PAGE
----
REVIEW | doi:10.20944/preprints202104.0258.v1
Subject: Chemistry, Analytical Chemistry Keywords: Air pollution; Photocatalysis; Reactors; Wastewater; Water matrix; Scaling up
Online: 9 April 2021 (13:04:11 CEST)
Recently, we have witnessed a booming development of composites and multi-dopant metal oxides to be employed as novel photocatalysts. Yet the practical application of photocatalysis for environmental purposes is still elusive. Concerns about the unknown fate and toxicity of nanoparticles, unsatisfactory performance in real conditions, mass transfer limitations and durability issues have so far discouraged investments in full-scale applications of photocatalysis. Herein, we provide a critical overview of the main challenges that are limiting large-scale application of photocatalysis in air and water/wastewater purification. We then discuss the main approaches reported in the literature to tackle these shortcomings, such as the design of photocatalytic reactors that retain the photocatalyst, the study of degradation of micropollutants in different water matrices, and the development of gas-phase reactors with optimized contact time and irradiation. Furthermore, we provide a critical analysis of research-practice gaps such as treatment of real water and air samples, degradation of pollutants with actual environmental concentrations, photocatalyst deactivation, and cost and environmental life-cycle assessment.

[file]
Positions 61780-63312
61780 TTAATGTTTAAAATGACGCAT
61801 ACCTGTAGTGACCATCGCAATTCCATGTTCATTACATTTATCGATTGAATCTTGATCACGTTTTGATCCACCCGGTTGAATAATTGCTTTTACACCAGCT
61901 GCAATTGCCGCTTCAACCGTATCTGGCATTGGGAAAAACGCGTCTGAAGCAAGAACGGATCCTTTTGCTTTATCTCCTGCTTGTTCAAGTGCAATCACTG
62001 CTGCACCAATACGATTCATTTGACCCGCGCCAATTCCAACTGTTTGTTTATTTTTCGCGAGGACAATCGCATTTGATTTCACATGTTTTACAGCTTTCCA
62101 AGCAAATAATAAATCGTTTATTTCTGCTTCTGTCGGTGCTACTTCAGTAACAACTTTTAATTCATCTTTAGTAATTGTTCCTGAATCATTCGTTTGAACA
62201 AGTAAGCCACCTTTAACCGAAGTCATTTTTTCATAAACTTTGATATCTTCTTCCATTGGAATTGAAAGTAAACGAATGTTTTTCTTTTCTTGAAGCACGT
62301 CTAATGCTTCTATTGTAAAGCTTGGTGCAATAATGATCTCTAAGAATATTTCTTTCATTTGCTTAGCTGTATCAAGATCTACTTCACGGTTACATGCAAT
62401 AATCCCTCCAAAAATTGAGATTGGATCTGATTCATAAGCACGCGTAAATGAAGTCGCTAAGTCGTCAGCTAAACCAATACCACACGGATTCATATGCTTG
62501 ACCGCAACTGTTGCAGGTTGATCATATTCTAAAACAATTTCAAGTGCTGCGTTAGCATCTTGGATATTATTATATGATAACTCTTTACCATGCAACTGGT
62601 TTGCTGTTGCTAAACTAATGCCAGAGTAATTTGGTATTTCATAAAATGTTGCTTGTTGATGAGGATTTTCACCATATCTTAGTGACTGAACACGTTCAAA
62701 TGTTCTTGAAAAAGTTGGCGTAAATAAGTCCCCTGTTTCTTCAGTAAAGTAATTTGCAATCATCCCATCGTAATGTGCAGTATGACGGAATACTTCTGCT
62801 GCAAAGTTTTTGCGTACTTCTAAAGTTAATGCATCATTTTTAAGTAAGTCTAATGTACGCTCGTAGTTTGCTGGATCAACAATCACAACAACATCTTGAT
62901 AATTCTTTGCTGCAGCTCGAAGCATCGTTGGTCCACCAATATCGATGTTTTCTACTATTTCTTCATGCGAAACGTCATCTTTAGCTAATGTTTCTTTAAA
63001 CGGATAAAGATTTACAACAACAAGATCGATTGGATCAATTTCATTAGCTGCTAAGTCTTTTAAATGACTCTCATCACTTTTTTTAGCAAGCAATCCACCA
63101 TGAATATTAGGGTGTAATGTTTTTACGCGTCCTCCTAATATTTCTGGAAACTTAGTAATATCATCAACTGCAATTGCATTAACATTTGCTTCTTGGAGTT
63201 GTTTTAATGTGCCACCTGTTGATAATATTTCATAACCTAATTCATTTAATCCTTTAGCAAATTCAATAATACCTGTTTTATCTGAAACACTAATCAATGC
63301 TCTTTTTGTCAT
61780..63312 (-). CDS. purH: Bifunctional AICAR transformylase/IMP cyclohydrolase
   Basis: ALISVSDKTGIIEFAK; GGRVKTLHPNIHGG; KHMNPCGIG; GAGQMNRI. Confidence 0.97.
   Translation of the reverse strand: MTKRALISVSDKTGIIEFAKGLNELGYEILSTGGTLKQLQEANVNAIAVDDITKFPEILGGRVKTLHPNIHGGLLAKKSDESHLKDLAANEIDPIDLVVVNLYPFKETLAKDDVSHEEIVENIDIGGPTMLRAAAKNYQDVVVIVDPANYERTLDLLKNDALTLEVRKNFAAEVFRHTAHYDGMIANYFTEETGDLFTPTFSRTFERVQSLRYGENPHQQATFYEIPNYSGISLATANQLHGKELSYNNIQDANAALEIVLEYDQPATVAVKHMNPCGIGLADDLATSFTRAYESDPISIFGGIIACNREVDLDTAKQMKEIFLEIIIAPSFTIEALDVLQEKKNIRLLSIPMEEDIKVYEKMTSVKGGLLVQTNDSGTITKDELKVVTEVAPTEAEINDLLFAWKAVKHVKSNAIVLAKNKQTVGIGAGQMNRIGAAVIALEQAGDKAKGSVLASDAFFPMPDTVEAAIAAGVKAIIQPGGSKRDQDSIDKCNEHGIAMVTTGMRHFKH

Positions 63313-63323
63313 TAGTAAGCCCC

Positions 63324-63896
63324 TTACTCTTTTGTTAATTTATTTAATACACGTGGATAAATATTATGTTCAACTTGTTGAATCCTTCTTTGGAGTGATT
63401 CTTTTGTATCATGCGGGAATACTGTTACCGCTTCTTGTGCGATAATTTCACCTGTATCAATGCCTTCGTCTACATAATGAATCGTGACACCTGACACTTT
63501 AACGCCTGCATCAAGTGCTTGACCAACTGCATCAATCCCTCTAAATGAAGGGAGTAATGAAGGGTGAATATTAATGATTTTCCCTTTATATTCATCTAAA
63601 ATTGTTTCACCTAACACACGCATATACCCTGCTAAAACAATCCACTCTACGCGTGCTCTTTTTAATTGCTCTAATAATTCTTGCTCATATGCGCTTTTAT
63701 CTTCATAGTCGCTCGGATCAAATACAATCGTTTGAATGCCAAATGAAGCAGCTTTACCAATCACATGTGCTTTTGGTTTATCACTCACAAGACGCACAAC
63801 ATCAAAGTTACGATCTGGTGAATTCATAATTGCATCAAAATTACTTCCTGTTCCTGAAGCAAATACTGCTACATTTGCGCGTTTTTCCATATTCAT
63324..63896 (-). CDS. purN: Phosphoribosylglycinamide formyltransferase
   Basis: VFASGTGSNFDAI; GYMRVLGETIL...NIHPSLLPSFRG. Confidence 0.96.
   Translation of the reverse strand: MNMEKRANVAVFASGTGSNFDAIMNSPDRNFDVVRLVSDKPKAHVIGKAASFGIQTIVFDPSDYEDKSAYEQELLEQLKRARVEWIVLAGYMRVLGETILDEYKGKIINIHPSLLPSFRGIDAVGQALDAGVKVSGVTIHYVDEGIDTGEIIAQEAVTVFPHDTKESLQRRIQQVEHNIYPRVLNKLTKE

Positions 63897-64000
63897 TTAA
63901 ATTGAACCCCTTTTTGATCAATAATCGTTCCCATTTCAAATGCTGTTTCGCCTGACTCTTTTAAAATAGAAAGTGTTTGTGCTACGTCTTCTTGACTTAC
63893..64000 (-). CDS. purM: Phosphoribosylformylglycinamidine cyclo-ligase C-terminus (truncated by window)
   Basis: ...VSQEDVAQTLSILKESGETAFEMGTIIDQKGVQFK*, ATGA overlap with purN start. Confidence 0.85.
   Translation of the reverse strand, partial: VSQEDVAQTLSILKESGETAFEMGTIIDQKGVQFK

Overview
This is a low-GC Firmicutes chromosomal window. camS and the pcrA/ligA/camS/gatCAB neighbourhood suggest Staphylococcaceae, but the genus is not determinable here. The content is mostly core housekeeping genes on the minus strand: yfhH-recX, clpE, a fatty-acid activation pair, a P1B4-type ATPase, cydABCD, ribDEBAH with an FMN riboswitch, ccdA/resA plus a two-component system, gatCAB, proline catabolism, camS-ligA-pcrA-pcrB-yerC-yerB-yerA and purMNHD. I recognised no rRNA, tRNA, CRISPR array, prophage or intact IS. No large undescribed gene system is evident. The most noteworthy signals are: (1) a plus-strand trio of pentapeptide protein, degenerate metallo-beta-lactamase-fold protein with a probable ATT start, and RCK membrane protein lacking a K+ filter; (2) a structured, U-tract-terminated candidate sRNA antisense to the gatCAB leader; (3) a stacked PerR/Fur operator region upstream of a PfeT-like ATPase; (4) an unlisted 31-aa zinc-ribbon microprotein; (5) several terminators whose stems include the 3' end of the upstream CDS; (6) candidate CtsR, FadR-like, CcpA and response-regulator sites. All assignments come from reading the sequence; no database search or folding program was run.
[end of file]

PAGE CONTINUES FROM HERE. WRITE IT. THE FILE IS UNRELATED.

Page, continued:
ARTICLE | doi:10.20944/preprints201808.0287.v1
Subject: Engineering, Biomedical & Chemical Engineering Keywords: CO2 reduction; Photoreduction; Titania; Photocatalysis; High pressure photocatalysis
Online: 16 August 2018 (14:04:33 CEST)
The photoreduction of CO2 is an intriguing process, which allows the synthesis of fuels and chemicals. One of the limitations for CO2 photoreduction in the liquid phase is its low solubility in water. This point has been here addressed by designing a fully innovative concept of pressurized photoreactor, allowing operation up to 20 bar and applied to improve the productivity of this very challenging process. The photoreduction of CO2 in the liquid phase was performed using commercial TiO2 (Evonink P25), TiO2 obtained by flame spray pyrolysis (FSP) and gold doped P25 (0.2 wt% Au-P25) in the presence of Na2SO3 as hole scavenger (HS). The different reaction parameters (catalyst concentration, pH and amount of HS) have been addressed. The products in liquid phase were formic acid and formaldehyde. Moreover, for longer reaction time and with total consumption of HS, gas phase products formed (H2 and CO) after accumulation of significant amount of organic compounds in the liquid phase, due to their consecutive photoreforming. Enhanced CO2 solubility in water was achieved by adding a base (pH= 12-14). In basic environment, CO2 formed carbonates which further reduced to formaldehyde and formic acid and consequently formed CO/CO2+H2 in the gas phase through photoreforming. The deposition of small Au nanoparticles (3-5 nm) (NPs) onto TiO2 was found to quantitatively influence the products distribution and increase the selectivity towards gas phase products.